This case was before us at the Fall Term, 1921, and is reported in 182-N. 0., 532. We held there, upon the record as presented on the first appeal, that the plaintiff was entitled to a directed verdict for the balance due on the unpaid notes. When the cause went back and was again reached for trial, the defendant was allowed to amend his answer and to set up, by way of recoupment, set-off or counterclaim, an allegation to the effect that during the 30-day period within which said machinery was to be tested and returned, if not satisfactory and as represented, the plaintiff’s sales manager falsely and fraudulently assured the defendant that said machinery would be made good, and any and all defects remedied by the plaintiff.
Defendant avers that he relied upon said verbal assurances, inducements and representations, believing them to be true, and for this reason did not return the machinery within the time required by the contract, and he now contends that on account of such fraud and deceit this provision of the contract has been waived by the plaintiff, and that he, the defendant, is no longer required to observe the stipulation in regard to the time limit for returning the machinery.
The clause in the contract here referred to is as follows: “And that a retention of the property forwarded, after 30 days from its arrival at *417destination, shall constitute a trial and acceptance, be a conclusive admission of the truth of all representations made by or for the consignor, and a fulfillment of all its contracts of warranty, express or implied.”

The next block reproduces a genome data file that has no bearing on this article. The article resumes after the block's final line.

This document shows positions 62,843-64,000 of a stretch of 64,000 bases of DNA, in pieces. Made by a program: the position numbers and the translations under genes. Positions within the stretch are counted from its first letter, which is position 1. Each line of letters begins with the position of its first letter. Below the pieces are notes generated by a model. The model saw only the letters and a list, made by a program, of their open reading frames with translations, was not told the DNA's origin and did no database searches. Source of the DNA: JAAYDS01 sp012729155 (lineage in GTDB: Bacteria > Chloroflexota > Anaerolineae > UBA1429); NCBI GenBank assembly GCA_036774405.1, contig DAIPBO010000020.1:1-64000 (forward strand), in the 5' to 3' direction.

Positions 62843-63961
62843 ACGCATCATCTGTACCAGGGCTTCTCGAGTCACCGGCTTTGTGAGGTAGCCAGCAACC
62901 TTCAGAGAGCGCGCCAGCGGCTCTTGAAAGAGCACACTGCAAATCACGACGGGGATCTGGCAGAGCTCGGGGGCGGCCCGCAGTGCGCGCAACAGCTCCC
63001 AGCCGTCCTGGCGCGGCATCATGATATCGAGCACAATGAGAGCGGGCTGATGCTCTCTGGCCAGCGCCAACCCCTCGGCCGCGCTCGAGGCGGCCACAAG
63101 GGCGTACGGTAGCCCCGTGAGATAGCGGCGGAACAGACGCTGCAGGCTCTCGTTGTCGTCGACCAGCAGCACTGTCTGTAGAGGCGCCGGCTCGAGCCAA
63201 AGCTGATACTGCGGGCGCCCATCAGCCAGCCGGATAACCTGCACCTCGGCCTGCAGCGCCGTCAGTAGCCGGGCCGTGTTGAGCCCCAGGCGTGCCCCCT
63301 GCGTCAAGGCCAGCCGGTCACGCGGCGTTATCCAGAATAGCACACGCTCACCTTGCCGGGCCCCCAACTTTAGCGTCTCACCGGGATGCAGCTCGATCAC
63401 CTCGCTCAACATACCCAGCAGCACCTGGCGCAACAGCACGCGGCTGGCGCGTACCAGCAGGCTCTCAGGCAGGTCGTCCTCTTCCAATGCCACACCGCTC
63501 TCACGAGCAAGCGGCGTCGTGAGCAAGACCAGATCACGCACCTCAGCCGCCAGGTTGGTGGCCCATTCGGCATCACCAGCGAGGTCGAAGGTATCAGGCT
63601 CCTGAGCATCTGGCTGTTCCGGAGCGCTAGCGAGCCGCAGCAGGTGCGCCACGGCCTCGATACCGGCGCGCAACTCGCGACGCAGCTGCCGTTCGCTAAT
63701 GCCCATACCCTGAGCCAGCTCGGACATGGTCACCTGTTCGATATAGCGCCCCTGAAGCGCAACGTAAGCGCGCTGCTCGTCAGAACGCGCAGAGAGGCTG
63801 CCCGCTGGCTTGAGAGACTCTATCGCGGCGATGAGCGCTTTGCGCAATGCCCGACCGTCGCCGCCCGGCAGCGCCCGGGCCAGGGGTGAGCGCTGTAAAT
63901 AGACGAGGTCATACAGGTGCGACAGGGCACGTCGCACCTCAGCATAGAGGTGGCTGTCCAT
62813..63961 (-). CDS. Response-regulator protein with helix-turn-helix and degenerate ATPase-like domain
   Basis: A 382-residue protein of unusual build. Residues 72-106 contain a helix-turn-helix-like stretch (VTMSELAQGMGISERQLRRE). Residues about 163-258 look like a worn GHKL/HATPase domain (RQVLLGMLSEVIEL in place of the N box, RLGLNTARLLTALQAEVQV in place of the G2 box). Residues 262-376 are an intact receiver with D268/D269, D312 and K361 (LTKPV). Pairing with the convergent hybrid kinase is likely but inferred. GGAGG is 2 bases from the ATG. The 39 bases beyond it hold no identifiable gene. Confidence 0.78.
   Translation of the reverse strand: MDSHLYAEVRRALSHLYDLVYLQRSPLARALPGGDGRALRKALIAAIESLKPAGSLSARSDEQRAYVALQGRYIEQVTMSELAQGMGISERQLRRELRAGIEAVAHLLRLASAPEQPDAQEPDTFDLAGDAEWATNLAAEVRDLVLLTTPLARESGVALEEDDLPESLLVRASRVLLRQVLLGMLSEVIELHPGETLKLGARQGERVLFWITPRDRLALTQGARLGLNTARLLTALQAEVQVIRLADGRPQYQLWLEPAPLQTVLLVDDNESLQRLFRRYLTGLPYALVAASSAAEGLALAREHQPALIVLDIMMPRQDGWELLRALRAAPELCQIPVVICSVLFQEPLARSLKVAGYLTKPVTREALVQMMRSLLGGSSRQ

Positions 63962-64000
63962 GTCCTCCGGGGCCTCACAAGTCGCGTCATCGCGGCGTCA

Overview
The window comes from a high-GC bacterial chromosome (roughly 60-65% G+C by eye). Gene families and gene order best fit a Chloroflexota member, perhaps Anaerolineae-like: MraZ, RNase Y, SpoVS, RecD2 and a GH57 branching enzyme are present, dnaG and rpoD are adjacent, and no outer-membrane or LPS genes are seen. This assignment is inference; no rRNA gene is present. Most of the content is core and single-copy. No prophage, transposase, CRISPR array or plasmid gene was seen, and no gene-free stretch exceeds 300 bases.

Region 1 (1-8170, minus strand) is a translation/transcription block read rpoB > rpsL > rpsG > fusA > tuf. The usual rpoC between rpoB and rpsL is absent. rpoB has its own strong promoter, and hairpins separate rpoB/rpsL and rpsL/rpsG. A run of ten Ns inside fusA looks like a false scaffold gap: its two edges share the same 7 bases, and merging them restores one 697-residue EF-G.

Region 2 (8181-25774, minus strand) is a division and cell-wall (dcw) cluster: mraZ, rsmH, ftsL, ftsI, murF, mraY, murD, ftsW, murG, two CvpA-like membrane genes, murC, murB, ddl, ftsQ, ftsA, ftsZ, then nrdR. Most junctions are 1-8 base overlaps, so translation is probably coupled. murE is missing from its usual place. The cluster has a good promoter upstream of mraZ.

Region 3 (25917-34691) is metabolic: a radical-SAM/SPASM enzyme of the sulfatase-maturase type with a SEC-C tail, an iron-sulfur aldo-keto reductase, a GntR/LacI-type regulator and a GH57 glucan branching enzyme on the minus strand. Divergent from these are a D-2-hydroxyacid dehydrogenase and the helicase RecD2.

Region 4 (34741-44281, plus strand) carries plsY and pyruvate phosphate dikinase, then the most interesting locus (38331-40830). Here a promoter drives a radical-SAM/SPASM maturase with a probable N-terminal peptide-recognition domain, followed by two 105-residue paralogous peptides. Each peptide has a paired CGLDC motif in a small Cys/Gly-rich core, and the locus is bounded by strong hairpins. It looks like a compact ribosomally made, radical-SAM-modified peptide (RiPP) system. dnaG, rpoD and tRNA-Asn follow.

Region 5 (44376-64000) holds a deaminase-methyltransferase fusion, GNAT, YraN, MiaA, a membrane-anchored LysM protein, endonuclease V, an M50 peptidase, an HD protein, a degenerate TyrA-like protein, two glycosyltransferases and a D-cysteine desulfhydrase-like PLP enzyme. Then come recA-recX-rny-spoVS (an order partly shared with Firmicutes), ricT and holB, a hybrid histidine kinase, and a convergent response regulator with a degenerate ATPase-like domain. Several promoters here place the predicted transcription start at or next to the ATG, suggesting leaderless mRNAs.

We will not review the action of the trial court in allowing the defendant to amend his answer in the manner as indicated, for this was a matter resting in his sound discretion. 0. S., 547. There is no suggestion of any abuse of'discretion. Brewer v. Ring and Talk, 177 N. C., 485.
In the case of Randall v. J. A. Fay & Egan Co., 158 Mich., 630, it was held that the identical clause in the contract now before us, with respect to a retention of the property for a period of 30 days, being made, as it was, for the benefit of the seller, could be waived by a duly authorized agent of Fay & Egan Company (defendant there, plaintiff here), agreeing, as he did in that case, within the 30-day period, to remedy all defects and to make the machinery in question satisfactory to the purchaser, which was not done. The agent there in question was a state agent, or, as described by the company, a “Michigan agent.”
In the case at bar we have the additional allegation that such promises were fraudulently made, and that the defendant relied upon them to his hurt, etc. We are not now interested in whether the defendant can make good his allegations with proof. At present they stand on demurrer. And it would seem that a “sales manager” would presumably have sufficient authority to waive the stipulation in question; but, as to the authority of the agent, the defendant must assume the burden of proof. This may not be shown by declarations of the agent himself, but it must be established by evidence aliunde. Piano Co. v. Strickland, 163 N. C., 250; Medicine Co. v. Mizell, 148 N. C., 384; Machine Co. v. Hill, 136 N. C., 128.
This general rule in regard to the waiver of such stipulations has been recognized by us in a number of eases. Bland v. Harvester Co., 169 N. C., 420; Fairbanks v. Supply Co., 170 N. C., 315. This last case contains an elaborate discussion of the whole subject, with full citation of authorities by Associate Justice Walker. See, also, 24 R. C. L., 252; 35 Cyc., 440; note 50, L. R. A. (N. S.), 796.
Construing the allegations of the answer in a favorable light for the pleader (C. S., 535), we think the demurrer was properly overruled.